Light My Menorah
These days, most gentiles (that's non-Jews, folks) think Hanukkah is some sort of Christmas equivalent for God's Chosen People, but the truth is, it's one of Judaism's minor holidays and has moved to the forefront only since secular pop culture felt the religion was getting the shaft during the "holiday season." Still, it seems an apropos time to consider some of our greatest Jewish pop and rock stars, and wonder just what it would be like to have them swing by during the eight crazy nights of the Festival of Lights to spin a dreidel or two.
Neil Diamond: Neil Diamond is Jewish, yet he's recorded two Christmas albums. That's about as odd to us as Bing Crosby and David Bowie teaming up for a duet of "The Little Drummer Boy," but, hey, we also can't imagine a more enthusiastic pop star to lead us through a house-shaking, sequin-filled performance of "Dreidel, Dreidel, Dreidel."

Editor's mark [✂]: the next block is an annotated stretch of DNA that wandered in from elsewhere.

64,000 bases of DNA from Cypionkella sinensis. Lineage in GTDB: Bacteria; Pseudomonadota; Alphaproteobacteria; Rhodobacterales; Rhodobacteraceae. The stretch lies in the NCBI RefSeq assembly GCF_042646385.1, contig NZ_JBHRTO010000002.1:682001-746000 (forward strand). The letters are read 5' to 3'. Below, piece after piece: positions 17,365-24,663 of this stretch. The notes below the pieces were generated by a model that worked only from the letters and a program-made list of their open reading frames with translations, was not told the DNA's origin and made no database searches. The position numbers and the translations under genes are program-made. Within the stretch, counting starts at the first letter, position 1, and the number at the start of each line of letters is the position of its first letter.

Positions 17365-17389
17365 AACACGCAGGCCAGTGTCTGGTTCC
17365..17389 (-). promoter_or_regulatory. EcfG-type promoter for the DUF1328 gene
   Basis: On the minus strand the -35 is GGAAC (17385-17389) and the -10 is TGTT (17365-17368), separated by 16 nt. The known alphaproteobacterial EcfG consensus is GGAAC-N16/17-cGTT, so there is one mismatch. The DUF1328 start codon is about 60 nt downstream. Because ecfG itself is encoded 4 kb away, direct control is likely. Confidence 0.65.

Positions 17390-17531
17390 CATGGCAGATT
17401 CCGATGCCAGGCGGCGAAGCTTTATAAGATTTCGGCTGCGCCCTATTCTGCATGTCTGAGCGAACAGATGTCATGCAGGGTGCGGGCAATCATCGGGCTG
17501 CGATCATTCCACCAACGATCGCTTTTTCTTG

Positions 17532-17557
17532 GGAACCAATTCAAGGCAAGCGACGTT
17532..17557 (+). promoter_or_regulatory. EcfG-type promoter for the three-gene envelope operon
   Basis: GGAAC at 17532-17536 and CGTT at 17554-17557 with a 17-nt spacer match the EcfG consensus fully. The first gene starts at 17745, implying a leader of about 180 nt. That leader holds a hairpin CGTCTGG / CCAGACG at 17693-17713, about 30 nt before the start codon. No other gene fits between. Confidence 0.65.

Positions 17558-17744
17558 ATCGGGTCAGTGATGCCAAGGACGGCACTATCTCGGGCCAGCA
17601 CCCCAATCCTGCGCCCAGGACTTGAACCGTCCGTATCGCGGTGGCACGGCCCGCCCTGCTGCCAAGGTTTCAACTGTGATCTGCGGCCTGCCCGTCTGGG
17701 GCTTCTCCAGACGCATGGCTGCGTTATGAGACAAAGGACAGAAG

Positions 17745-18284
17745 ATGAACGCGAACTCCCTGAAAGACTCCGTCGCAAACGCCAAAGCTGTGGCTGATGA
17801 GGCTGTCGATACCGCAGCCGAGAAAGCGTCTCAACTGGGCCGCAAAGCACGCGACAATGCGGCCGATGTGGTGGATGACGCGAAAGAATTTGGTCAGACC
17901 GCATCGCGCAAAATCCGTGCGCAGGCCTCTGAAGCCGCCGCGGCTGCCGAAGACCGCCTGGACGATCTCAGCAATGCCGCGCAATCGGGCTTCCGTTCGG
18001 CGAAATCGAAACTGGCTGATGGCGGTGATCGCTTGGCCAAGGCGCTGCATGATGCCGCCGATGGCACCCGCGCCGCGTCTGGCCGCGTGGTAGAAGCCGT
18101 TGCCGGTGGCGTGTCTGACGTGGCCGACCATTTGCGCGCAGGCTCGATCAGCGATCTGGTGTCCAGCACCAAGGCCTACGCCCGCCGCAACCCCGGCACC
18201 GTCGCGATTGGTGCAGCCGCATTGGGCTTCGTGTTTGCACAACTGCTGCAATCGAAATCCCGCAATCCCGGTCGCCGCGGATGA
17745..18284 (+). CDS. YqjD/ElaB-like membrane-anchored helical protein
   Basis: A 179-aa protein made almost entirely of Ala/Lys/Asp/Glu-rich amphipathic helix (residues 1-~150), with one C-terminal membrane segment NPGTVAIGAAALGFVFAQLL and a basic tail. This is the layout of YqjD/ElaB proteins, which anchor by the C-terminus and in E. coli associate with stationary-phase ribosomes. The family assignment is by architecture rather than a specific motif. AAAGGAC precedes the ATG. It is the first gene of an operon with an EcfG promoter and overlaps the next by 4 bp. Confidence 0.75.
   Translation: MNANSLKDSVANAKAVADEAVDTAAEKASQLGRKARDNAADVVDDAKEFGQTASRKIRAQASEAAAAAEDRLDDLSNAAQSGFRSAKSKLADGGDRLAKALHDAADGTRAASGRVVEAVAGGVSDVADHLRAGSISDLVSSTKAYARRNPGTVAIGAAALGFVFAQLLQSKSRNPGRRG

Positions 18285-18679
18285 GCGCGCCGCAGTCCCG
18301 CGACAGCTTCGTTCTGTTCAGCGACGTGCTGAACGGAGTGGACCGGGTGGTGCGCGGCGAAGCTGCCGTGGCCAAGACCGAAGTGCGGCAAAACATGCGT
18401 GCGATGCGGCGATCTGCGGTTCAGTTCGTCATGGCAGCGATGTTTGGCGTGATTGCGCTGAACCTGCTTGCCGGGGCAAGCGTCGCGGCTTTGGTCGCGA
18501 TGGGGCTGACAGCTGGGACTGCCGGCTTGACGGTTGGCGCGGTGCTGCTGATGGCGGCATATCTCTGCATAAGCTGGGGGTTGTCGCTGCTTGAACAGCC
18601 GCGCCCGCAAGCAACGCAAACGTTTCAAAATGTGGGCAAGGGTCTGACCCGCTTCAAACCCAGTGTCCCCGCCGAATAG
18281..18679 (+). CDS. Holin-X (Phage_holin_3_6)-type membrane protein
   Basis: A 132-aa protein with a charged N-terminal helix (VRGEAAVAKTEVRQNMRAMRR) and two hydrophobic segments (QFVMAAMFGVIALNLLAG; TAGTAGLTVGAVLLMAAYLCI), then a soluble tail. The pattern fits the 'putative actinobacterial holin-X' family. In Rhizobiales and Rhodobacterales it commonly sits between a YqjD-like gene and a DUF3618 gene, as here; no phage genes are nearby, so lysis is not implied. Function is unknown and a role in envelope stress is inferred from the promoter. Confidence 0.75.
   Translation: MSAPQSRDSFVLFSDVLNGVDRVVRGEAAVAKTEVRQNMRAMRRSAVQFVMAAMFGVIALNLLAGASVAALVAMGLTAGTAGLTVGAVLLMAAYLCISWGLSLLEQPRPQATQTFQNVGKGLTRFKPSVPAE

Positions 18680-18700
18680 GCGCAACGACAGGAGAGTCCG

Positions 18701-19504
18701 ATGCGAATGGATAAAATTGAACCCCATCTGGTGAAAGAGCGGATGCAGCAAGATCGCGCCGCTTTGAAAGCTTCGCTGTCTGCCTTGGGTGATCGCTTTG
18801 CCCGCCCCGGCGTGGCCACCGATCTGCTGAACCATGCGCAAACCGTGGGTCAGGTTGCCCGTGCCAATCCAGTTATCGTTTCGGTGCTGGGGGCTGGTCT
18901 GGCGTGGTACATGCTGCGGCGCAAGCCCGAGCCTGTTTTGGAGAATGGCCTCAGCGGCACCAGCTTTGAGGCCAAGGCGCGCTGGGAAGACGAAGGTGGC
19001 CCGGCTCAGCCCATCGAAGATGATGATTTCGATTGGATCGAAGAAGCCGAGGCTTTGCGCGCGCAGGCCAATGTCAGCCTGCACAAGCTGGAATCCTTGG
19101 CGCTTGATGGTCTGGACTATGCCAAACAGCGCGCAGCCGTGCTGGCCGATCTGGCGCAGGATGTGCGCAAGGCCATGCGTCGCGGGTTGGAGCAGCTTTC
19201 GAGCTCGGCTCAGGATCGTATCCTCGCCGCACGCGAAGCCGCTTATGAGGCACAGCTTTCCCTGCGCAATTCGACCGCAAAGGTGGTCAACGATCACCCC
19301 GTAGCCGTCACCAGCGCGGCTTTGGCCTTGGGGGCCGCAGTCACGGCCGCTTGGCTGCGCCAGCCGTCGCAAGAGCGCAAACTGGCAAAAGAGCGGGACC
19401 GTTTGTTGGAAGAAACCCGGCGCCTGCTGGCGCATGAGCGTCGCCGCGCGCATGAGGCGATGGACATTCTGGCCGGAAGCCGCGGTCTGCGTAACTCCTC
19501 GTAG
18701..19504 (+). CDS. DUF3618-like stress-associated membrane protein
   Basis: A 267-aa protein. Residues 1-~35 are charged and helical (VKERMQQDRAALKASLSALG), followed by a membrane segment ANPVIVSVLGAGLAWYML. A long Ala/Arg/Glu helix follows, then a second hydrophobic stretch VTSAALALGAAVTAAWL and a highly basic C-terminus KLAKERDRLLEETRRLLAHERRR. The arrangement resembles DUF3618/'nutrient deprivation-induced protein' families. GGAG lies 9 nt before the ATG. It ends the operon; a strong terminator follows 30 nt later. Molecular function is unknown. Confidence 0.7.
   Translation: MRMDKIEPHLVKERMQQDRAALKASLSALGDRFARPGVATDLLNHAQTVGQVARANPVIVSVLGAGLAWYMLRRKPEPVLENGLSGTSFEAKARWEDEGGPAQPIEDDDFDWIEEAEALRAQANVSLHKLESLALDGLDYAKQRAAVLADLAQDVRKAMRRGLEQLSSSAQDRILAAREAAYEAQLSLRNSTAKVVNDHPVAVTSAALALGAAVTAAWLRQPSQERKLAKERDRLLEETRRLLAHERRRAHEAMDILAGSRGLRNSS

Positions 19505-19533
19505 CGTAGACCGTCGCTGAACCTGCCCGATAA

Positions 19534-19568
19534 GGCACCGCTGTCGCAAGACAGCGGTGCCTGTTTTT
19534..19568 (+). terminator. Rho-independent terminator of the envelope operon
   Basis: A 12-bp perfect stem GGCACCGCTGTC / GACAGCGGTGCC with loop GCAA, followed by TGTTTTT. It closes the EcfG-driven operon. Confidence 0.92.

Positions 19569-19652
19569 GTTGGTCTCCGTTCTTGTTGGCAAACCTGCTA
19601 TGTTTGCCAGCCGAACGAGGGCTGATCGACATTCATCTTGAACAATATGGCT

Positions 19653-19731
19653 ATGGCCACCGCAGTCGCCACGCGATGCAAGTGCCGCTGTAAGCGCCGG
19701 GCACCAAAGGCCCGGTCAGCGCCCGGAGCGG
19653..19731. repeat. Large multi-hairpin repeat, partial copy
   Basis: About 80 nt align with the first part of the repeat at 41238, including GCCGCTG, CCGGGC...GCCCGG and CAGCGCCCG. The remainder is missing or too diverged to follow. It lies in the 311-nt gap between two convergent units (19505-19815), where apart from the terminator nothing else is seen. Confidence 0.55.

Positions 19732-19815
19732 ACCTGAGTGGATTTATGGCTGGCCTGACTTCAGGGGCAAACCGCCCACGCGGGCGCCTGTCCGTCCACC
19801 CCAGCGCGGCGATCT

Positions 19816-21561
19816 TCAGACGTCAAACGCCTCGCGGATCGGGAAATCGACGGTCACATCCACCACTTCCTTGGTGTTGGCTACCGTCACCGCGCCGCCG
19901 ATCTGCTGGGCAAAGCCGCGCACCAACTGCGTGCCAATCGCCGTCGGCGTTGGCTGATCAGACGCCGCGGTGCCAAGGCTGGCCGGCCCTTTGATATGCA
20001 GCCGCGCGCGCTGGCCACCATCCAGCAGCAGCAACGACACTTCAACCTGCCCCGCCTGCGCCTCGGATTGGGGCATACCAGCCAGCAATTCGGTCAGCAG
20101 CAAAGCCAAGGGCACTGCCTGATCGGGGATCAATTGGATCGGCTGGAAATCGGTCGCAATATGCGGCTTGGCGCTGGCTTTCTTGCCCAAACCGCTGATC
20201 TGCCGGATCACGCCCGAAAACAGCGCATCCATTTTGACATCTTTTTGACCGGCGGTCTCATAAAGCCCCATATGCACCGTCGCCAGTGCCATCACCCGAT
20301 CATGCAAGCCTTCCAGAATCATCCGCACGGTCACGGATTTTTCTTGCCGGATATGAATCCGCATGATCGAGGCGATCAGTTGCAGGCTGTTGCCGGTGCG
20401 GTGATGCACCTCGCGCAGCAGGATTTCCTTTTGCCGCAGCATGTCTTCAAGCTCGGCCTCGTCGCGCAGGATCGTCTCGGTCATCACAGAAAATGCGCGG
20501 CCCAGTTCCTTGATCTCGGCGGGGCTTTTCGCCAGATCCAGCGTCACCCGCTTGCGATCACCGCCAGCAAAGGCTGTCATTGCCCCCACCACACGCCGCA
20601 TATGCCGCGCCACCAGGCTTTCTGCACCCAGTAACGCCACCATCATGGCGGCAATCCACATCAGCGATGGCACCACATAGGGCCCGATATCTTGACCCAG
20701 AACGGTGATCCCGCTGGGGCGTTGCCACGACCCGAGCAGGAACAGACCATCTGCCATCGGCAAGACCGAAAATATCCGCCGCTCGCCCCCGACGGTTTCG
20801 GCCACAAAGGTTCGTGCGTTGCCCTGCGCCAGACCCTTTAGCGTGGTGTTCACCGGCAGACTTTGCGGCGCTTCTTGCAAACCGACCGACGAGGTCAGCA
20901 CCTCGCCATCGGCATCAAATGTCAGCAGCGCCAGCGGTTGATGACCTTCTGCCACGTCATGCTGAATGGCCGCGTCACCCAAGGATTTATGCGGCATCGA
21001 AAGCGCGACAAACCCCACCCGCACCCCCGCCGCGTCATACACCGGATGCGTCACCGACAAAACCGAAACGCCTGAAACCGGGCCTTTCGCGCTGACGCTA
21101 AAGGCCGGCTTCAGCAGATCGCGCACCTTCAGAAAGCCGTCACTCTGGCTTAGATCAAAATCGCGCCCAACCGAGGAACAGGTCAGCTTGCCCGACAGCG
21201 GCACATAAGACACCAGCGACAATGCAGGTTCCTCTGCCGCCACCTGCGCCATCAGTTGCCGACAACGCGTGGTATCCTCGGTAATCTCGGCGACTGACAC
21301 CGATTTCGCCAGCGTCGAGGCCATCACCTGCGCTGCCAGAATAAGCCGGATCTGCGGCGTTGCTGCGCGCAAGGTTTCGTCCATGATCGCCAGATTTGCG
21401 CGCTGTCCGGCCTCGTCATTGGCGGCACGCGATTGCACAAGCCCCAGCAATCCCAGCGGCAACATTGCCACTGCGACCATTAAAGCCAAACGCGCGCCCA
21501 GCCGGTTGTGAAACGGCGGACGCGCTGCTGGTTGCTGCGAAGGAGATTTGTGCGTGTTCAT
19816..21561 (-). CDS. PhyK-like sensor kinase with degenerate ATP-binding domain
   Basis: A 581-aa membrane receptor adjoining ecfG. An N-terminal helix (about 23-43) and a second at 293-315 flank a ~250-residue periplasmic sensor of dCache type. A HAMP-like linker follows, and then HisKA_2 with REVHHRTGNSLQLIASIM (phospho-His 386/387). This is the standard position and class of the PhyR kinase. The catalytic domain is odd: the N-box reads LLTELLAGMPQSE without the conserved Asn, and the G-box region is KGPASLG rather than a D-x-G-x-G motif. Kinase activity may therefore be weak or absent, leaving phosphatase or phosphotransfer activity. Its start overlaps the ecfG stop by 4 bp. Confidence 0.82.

Paula Abdul: Everyone has that crazy uncle or aunt who spends the entire holiday blitzed out of his or her mind, whose only reason for being there is to entertain the kids while bobbe tries to keep him or her from spilling wine on the rugs. That's what Hanukkah with Paula Abdul would be like, except we wouldn't worry so much about the rugs.
Matisyahu: As much as we like Matisyahu's blend of reggae, rap, and traditional Hassidic teachings, the musical rabbi tends to get a bit preachy and mistakes energy for fun. However, we can't imagine a more interesting take on the singing of the Ma'oz Tzur hymn than what he'd bring to the post-candle-lighting tradition.
Susannah Hoffs, The Bangles: Susannah Hoff walks like an Israeli, but she's also the stuff of our childhood dreams. We're not saying she'd have anything more to offer the eight-day celebration than her beautiful face and her lovely voice, but, well, we are saying that's enough to satisfy at least a few of our childhood dreams.
Gene Simmons, Kiss: The tongue trick just never gets old. Plus, his band knows a thing or two about pyrotechnics. Could add an interesting twist to the lighting of the menorah.
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